These fears override the advise you get from others. If that sounds familiar to you then you should read the book Easy Way to Stop Smoking by Allen Carr.
Are you really ready to quit?
Probably not until you get the knowledge on what it takes to be successful in quitting. Then you need to devise a plan for quitting and get the resources you will need.
Have you recently had a scare with your health, or some other motivator? That is great that you have had a wakeup call, but it is important to understand this will take more than just willpower.
Assessing yourself and your readiness to quit requires some deep reflection. Do you know the most important steps to ensure success? On average about 3% of people who attempt to quit are successful. That is because most don’t devise a plan consisting of the 5 A’s of smoking cessation.
Assess your social situation
If you proclaim to friends and family that you’re quitting are the going to be on your side? It has been said that “you are the average of the five people you spend the most time with.” Ask yourself do those people also smoke?
Ask For Others To Assist
This is the meat and potatoes of being able to successfully quit. Quite possibly the most important of the 5A’s of smoking cessation. Ask for some help!
Take these key steps below to make sure you kick the habit for good.
- Set a quit date far enough out that you have time to do steps 2-10 first. Typically 1-2 weeks out.
- Get and read the book Easy way to quit smoking.
- Find an accountability partner.
- Tell your doctor & pharmacist your quitting. They can prescriber medications or show you the nicotine replacement products (NRT) you need and how to use them.
- Find a group you can go to for support. This could be online or in person, think of it as a mastermind for quitters.
- Review information at www.smokefree.gov, the section on triggers is very useful.
- Sign up for text messages at the National Cancer Institutes text message service, text QUIT to 47848.
- Start exercising before the quit date.
- Schedule follow ups after the quit date
- Stop cold turkey on your quit date.
What is Included in Smoking Cessation?
Smoking cessation involves several components as you can see from the list above. However, there are many over the counter medications that can be used to ease nicotine cravings. These products are referred to as nicotine replacement therapy (NRT).
You should choose these products based on how much you currently smoke. That means keeping track of how many cigarettes you actually smoke per day.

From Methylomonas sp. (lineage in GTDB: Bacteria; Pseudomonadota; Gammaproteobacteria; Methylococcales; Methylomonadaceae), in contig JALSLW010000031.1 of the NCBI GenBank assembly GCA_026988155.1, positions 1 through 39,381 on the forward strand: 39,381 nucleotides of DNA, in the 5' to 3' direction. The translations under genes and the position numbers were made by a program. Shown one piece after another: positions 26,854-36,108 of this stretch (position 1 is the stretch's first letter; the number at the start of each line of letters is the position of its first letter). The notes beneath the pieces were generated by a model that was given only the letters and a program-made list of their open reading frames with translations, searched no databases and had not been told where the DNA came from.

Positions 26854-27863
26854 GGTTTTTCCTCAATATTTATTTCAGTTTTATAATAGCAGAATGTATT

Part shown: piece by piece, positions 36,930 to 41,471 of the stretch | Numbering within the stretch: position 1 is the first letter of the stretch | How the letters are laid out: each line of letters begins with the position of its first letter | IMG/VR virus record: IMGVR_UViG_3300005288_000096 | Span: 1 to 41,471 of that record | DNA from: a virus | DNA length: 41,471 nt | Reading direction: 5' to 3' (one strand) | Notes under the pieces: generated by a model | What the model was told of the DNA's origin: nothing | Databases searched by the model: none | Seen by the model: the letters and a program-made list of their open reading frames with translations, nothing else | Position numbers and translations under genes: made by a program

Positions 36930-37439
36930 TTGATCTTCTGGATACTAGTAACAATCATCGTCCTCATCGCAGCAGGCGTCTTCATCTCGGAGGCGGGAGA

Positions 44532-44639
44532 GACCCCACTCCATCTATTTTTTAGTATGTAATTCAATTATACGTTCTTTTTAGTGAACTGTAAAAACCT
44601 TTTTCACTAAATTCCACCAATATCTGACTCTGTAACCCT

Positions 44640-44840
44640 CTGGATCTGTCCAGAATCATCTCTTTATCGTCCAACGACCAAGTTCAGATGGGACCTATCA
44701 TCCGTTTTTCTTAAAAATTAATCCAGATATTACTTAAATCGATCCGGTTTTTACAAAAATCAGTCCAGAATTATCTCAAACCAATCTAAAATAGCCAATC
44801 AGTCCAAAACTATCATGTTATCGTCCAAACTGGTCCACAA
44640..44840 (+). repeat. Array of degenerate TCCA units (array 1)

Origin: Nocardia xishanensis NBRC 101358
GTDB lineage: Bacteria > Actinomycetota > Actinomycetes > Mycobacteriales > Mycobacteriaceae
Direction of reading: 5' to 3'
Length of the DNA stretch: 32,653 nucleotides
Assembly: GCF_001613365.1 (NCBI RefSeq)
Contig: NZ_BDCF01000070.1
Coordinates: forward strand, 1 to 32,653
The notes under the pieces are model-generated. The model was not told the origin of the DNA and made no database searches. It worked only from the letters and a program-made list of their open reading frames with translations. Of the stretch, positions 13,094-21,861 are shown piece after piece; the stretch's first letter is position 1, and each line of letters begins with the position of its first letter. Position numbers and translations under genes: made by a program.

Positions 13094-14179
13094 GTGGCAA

The easy way to do this is to keep a smoking diary for the week leading up to your quit date. Keep a smoking journal and write down the exact time you smoke and the reason your smoking. This can be a huge advantage when you go to quit as you will have triggers throughout the day identified. Knowing what the triggers are will allow you to avoid them.
NRT is available in the following forms:
- Nasal spray
Normally the patches are used as a baseline to help replace the daily overall nicotine dose. Then you can use the other forms as support during times of cravings. Many people ask if they can use more than one product at a time. The answer is yes!
Click below for much more information on NRT and how to properly use it.
Arrange Follow ups
Getting follow ups from the right people is a must. Meet with your accountability partner, doctor, pharmacist, family and friends all within a week after the quit date . Tell them how it is going, what your struggling with. They can all add different perspectives on how to deal with quitting.
Talking it out and following up helps you to:
- Cope with triggers
- Talk about upcoming events that may be a trigger.
- Tweak things with NRT treatment
- Provide positive feedback
There is no better motivator than a reward for a job well done. The same is true of smoking cessation. Celebrate a smoke free day each night before bedtime. Reward yourself once a week with a special surprise to bring to light the fact you have quit.
Post your success on social media to help motivate others. Also, you will get a reward from the positive feedback you get from all your friends.
Do The 5 A’s of Smoking Cessation Work?
Studies have looked at the 5 A’s of smoking cessation model. They found the more parts of the process that were utilized the higher the success rates.
Almost 80% of patients in the study said they had been asked about smoking cessation. Of those who were asked, advised, assessed and assisted in receiving medication, 8.9% had not smoked at 30 days. Those who combined medication with counseling and support were nearly twice as like to quit at 30 days.
Completing all the steps and including the follow up with an accountability partner would increase these numbers significantly more.
At this point it is not a question of what to do, but rather ensuring the 5 A’s of smoking cessation process is followed. Unfortunately, healthcare workers do not always complete the 5 A’s. However, the good news is you now have the knowledge to complete this effective process yourself.
Click here to get Dr. Jason Reed’s exclusive list of medication questions you MUST ask your doctor, for FREE!
Share Your Story
Have you tried to stop smoking using the 5A’s of smoking cessation? Chime in below with your comments and thoughts.
Quinn, Virginia et. al. Effectiveness of the 5-As tobacco cessation treatments in nine HMOs. J Gen Intern Med. 2009 Feb;24(2): 149-154.
Martinez, C, Factors associated with implementation of the 5A’s smoking cessation model. Too Induc Dis. 2017 Nov;(15): 41-43.